Rather than thinking of allies after we think about our own strategy, we need to reverse the logic. 

Without enabled allies in the Western Pacific, the United States will simply NOT be able to execute an effective Pacific strategy.  Full stop.  We are not about to have a 600-ship navy, and putting LCS’s into Singapore is a metaphor for the problem, not the solution.

The quadrangle of Japan, South Korea, Australia and Singapore can be populated by systems, which enable the shaping of a C5ISR grid that can able a honeycomb of deployed forces.  The population of the area with various sensors aboard new tankers, fighter aircraft, air battle managers, UAVs or aboard ships and submarines creates the pre-condition for shaping a powerful grid of intersecting capabilities.  Indeed, an attack and defense enterprise in the Western Pacific can be shaped which the United States can easily plug into, if indeed interoperability and mutually leveraging one another’s capabilities is seen as the strategic goal of the new Pacific strategy.

This will require culture change, and not only by the Asian powers. 

The United States will have to recognize other nation’s capabilities as part of the overall enterprise, and not as separate national forces with no real relevance except for exercises or ritualistic partnership statements.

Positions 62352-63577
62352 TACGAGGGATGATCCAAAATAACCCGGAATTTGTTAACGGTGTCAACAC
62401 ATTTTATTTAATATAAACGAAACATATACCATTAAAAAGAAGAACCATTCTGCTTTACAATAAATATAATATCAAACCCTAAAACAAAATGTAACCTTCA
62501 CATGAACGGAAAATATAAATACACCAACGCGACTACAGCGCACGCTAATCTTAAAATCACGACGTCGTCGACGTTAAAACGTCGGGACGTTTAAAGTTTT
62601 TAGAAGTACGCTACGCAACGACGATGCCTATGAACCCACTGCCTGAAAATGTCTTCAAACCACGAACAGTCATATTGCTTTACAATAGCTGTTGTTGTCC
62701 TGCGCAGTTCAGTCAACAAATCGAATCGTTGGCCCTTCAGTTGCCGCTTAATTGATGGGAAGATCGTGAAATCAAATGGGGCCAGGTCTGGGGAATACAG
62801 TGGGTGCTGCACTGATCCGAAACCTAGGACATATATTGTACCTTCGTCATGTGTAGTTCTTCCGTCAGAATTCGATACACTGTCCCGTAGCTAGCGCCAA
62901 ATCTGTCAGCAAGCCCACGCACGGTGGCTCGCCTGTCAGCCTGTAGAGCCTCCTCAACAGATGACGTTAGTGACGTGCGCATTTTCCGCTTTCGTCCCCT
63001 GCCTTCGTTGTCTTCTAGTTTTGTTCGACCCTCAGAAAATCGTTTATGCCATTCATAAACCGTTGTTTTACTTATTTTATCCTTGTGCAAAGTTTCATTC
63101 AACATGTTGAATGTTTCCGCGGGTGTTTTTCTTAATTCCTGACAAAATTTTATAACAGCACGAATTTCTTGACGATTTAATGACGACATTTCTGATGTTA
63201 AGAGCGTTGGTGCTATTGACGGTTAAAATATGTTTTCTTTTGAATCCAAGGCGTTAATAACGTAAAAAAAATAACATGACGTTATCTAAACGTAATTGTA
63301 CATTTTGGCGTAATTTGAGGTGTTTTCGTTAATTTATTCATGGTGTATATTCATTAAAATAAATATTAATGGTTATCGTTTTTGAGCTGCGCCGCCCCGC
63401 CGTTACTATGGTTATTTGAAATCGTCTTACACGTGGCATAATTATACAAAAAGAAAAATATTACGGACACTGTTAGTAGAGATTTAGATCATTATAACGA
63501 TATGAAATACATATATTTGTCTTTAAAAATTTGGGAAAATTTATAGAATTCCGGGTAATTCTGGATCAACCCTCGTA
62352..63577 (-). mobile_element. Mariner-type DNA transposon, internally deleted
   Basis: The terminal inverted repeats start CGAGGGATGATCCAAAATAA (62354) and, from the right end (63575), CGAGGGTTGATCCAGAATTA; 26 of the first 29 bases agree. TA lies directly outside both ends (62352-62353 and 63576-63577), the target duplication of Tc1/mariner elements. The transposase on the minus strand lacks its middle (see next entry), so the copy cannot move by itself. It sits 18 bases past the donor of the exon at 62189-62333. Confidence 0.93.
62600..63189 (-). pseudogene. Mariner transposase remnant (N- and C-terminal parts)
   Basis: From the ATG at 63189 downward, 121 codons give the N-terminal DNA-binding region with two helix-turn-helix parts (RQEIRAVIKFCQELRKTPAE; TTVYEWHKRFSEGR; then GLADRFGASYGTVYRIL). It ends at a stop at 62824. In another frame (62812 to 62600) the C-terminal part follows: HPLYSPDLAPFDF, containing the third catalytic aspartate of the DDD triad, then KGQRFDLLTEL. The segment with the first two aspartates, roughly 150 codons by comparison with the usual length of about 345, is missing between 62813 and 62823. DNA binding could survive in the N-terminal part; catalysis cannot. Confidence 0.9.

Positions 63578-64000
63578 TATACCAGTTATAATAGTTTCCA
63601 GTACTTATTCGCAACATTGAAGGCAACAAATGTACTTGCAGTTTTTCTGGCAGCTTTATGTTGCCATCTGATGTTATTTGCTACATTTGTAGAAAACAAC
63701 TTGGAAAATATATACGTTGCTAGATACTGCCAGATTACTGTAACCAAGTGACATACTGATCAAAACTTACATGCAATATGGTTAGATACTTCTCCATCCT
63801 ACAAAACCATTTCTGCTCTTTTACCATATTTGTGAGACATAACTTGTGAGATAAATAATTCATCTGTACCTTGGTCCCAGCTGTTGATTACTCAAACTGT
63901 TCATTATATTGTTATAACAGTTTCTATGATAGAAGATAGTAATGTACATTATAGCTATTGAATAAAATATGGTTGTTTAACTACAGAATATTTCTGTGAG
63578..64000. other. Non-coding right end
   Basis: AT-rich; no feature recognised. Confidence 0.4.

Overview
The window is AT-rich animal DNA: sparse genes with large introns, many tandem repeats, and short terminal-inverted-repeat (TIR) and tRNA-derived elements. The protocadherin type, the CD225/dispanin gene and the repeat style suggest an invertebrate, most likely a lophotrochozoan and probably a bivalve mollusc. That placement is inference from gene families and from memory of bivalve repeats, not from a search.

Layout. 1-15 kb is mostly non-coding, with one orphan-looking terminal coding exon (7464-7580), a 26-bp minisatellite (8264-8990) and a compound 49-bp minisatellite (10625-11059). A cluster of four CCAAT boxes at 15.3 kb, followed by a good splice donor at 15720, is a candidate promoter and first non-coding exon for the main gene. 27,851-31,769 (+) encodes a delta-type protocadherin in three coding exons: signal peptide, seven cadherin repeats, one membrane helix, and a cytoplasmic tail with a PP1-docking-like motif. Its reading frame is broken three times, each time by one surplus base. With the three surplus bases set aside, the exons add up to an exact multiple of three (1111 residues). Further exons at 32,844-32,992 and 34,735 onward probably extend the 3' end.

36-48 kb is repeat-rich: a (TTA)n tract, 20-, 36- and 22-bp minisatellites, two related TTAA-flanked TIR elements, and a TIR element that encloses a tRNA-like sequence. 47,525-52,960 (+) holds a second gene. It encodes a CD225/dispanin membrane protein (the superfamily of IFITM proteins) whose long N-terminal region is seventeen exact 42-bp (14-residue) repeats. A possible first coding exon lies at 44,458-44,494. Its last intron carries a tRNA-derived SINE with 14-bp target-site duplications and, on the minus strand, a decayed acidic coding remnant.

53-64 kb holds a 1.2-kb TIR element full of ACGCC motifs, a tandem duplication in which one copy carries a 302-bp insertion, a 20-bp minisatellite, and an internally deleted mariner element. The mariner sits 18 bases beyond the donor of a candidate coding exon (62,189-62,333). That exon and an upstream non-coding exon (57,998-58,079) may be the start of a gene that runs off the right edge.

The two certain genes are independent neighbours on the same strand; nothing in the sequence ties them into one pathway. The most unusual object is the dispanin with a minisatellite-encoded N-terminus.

We are at a Ben Franklin moment: We either all hang separately or we hang together.

And there are clearly changes afoot among our allies, which enable a collaborative attack and defense enterprise to be shaped over the next decades.  All are likely F-35 buyers; Aegis is a core reality in the region; and the key players are all shaping new C5ISR capabilities in the region.  There is money being invested, but the challenge will be to ensure that we are shaping a collaborative strike and defense enterprise, not stovepiped platform centric national capabilities.

Among the changes afoot in the region is a new working relationship between Japan and South Korea.  Although the old historical memories are a barrier, clearly the threats in the region are driving Japan and South Korea to a much closer relationship.  And even if politically they don’t by buying many similar weapons systems, such collaboration is facilitated.  Aegis and F-35 are among the likely glues for such collaborative con-ops, and when one remembers that the F-35 is not simply a strike aircraft, but a premier C5ISR asset highly integratable with Aegis, a significant foundation will be there for collaboration whether you have a treaty relationship or not.